Certainly, when the disciples came down the mountain after their experience with the transfiguration of Jesus, they were hopefully better equipped to minister to the world. Right after the transfiguration, the Gospel of Mark tells of them immediately encountering the other nine disciples surrounded by a crowd. A man had brought his son to them with the hope they would cast out a demon causing his son to not be able to speak. The man implored the help of Jesus, because his disciples could not meet the task at hand. Because of the light of Christ, the tools of faith were at their disposal, yet the god of this world still veiled their eyes and they could not bring God’s healing to the boy. Take a look at the picture on the front of your bulletin. It is a painting by Raphael and biblical scholar Frederick Grant points out, “… Mark brings this story of Jesus’ response to human need into close connection with the transfiguration narrative. The contrast between Jesus seen in glory and the impotence of the nine disciples at the foot of the mountain is very marked.”
“O unbelieving generation, how long shall I stay with you? How long shall I put up with you?” These hard words from Jesus come in response to the inability of the disciples drive out the demon in the boy. Sometimes when we hear words like those from Jesus it causes us to wonder, if our faith will ever be up to the task. Can we really respond to the world the way Jesus wants us to? In John chapter 12 he even tells his followers that we can do greater things than him because he goes to the Father. Yet, when Peter attempted to walk on water his faith faltered and Jesus had to save him. And Thomas didn’t have the faith to believe unless he saw the resurrected Lord with his own eyes and felt with his fingers the wounds on his hands and side.
Sometimes when I go to the store to get the latest and greatest tool to help me with a project I can’t just pick it up and go to the cashier, because it is protected behind a glass case to prevent theft. In order to get it, I have to ask for help. We have to ask God for help to increase our faith. Jesus asked the father of the boy possessed by a demon, “How long has he been like this?” “From Childhood,” the boy’s father answered, “It has thrown him into fire or water to kill him. But if you can do anything, take pity on us and help us.” The next words from Jesus are fabulous. “If you can? Everything is possible for him who believes.” Quickly the boy’s father exclaimed, “I do believe; help me overcome my unbelief.” And then Jesus cast out the demon.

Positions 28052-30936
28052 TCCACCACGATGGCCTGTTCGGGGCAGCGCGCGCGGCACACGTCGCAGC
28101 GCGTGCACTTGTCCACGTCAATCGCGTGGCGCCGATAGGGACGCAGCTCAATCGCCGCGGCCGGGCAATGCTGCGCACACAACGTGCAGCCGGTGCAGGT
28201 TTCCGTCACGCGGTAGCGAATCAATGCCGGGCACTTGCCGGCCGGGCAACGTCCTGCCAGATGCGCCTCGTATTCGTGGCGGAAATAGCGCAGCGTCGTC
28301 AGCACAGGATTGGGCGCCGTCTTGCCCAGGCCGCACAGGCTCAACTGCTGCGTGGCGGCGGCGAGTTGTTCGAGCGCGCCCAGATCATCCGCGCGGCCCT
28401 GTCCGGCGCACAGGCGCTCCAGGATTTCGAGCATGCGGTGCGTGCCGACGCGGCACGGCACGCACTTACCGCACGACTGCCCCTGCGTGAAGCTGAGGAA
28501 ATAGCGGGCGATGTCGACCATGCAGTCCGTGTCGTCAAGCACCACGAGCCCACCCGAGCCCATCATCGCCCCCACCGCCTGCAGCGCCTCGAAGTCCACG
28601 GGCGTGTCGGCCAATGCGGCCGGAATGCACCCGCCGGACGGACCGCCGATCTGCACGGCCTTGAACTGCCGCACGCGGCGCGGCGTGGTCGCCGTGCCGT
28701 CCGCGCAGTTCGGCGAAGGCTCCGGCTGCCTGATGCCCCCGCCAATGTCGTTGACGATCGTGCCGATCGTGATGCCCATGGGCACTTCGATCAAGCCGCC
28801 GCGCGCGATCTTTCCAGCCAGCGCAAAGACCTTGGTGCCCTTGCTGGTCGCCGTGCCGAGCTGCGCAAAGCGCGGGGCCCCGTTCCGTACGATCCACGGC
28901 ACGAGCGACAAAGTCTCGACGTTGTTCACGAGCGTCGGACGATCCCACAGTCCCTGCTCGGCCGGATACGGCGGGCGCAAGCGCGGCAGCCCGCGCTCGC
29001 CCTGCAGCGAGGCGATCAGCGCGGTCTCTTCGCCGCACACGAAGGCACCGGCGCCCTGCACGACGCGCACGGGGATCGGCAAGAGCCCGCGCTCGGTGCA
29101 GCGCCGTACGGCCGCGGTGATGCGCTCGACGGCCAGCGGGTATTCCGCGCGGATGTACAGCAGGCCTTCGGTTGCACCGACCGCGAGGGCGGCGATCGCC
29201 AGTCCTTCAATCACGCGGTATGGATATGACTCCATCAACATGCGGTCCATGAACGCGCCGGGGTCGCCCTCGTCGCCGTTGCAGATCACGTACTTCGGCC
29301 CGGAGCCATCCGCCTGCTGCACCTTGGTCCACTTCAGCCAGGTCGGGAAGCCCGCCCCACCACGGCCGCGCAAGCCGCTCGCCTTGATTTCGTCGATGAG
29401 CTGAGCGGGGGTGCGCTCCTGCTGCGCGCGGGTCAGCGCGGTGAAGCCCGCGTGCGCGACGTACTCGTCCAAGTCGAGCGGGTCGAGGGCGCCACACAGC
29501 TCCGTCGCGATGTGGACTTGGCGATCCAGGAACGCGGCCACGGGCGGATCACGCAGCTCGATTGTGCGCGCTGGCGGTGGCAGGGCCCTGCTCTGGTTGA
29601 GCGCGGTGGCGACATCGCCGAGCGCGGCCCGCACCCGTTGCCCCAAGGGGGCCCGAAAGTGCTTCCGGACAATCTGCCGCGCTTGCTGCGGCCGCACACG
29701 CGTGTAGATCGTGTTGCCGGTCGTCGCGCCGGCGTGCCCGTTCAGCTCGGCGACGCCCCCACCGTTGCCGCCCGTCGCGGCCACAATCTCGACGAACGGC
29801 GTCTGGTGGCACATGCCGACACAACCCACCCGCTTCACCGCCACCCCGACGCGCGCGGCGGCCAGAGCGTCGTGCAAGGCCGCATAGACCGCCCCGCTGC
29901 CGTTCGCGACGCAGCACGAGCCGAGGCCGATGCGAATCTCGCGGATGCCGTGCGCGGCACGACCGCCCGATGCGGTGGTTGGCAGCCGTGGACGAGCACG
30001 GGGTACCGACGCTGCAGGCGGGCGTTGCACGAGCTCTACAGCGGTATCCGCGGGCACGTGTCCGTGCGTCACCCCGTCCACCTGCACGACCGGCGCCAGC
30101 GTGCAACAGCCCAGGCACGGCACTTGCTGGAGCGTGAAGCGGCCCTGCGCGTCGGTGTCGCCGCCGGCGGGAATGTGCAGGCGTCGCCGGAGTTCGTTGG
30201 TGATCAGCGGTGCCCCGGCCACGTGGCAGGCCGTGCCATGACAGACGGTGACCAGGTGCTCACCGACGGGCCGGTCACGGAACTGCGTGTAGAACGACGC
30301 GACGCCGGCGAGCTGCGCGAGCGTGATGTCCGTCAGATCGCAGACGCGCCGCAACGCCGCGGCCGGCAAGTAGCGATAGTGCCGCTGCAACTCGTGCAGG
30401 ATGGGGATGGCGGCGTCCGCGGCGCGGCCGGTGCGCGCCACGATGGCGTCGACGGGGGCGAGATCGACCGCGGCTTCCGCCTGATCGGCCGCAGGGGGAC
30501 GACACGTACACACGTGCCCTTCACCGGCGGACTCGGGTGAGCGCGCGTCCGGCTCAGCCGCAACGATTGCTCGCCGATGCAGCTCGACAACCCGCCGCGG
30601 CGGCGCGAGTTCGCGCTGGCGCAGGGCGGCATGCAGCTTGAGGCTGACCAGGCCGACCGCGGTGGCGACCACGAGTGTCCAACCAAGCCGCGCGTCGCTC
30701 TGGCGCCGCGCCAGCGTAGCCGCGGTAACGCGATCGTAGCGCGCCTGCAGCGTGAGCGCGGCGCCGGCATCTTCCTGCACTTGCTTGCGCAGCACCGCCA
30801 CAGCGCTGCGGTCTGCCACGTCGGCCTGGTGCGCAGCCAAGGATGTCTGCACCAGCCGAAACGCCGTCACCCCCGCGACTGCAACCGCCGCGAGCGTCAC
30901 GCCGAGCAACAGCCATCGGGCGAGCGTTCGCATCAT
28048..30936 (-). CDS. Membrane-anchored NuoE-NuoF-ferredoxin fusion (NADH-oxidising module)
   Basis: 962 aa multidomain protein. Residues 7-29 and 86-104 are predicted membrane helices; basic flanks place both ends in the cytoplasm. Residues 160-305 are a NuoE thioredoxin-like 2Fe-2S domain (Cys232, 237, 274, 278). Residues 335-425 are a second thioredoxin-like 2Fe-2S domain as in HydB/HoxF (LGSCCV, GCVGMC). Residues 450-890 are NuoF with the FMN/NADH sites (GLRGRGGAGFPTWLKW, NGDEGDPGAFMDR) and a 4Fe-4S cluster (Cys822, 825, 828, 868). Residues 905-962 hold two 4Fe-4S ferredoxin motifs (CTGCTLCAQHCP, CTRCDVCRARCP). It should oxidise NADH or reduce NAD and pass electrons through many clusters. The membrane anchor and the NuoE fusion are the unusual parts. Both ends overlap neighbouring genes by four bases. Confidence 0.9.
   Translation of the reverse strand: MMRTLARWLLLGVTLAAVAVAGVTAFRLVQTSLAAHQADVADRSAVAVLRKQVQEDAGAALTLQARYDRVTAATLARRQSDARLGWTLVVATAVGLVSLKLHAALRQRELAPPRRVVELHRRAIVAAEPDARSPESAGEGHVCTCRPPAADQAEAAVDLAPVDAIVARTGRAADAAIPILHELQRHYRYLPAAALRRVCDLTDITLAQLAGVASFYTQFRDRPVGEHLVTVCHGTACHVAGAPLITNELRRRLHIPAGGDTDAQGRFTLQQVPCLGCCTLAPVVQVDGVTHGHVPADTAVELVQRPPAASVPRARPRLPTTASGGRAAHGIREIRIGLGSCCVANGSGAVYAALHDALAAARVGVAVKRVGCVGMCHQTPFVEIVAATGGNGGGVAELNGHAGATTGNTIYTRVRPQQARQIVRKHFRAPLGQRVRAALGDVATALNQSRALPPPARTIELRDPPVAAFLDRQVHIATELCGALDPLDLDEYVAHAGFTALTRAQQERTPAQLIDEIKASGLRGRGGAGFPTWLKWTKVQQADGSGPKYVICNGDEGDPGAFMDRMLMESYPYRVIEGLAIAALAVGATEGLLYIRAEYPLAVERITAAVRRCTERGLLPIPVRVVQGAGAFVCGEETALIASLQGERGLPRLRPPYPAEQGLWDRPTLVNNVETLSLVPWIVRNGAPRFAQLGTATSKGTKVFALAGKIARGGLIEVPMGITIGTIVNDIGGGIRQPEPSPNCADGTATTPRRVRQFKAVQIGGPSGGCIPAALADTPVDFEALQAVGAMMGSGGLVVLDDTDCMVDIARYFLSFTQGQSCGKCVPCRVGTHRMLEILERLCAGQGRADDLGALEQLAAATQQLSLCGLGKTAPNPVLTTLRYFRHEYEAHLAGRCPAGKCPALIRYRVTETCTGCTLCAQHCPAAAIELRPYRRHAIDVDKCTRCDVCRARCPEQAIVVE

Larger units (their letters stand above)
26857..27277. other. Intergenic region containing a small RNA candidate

Remember, all this immediately follows the transfiguration; it follows Peter trying to contain God, it follows the unveiled glory of God’s presence, and it shows, in a mighty way, the power of God is not just for the mountaintops and good times of this world. It’s also for the valleys and the hopeless moments that need healing, and grace, and love. The power of God is uncontained everywhere. Shortly after the healing and in private, the disciples approached Jesus and ask them why they couldn’t cast out the demon. “This kind can come out only by prayer,” answered the master. We have to ask to get access to the tools. We have to seek in order to find. We have to knock for the door to be opened. The power of prayer destroys the veils of the god of this world. The power of prayer moves us from shadowy untruths to the bright light of God’s great truth. The power of prayer frees us to live the gospel and instead of preaching ourselves, prayer conducts our lives to the good news of Christ. The power of prayer reveals Divine truth and helps us overcome our unbelief. We possess no greater calling than to become useful instruments of God’s reality, God’s light, and God’s authentic presence among the broken places in this world. Simply put, let each of us allow God to use us to demonstrate real Divine presence among the people of this world. Amen.